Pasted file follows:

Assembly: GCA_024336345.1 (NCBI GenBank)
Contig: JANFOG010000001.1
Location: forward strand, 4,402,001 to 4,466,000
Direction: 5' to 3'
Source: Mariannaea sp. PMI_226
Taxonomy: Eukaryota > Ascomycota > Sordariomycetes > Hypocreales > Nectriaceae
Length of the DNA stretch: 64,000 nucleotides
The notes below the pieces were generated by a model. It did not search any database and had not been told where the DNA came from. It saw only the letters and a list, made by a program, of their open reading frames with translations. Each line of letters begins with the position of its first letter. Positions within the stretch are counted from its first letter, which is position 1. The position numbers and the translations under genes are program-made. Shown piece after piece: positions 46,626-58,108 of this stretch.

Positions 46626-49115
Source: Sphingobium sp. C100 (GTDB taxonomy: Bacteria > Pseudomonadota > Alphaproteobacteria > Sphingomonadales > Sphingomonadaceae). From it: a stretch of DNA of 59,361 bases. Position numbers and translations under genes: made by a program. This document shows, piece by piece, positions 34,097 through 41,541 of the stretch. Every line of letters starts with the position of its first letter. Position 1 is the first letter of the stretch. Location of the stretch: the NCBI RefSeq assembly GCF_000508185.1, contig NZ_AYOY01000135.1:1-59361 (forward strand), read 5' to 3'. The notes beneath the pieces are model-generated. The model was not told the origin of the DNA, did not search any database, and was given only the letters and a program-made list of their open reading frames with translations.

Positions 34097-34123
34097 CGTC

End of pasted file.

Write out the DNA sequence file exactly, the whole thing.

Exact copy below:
Assembly: GCA_024336345.1 (NCBI GenBank)
Contig: JANFOG010000001.1
Location: forward strand, 4,402,001 to 4,466,000
Direction: 5' to 3'
Source: Mariannaea sp. PMI_226
Taxonomy: Eukaryota > Ascomycota > Sordariomycetes > Hypocreales > Nectriaceae
Length of the DNA stretch: 64,000 nucleotides
The notes below the pieces were generated by a model. It did not search any database and had not been told where the DNA came from. It saw only the letters and a list, made by a program, of their open reading frames with translations. Each line of letters begins with the position of its first letter. Positions within the stretch are counted from its first letter, which is position 1. The position numbers and the translations under genes are program-made. Shown piece after piece: positions 46,626-58,108 of this stretch.

Positions 46626-49115
Source: Sphingobium sp. C100 (GTDB taxonomy: Bacteria > Pseudomonadota > Alphaproteobacteria > Sphingomonadales > Sphingomonadaceae). From it: a stretch of DNA of 59,361 bases. Position numbers and translations under genes: made by a program. This document shows, piece by piece, positions 34,097 through 41,541 of the stretch. Every line of letters starts with the position of its first letter. Position 1 is the first letter of the stretch. Location of the stretch: the NCBI RefSeq assembly GCF_000508185.1, contig NZ_AYOY01000135.1:1-59361 (forward strand), read 5' to 3'. The notes beneath the pieces are model-generated. The model was not told the origin of the DNA, did not search any database, and was given only the letters and a program-made list of their open reading frames with translations.

Positions 34097-34123
34097 CGTC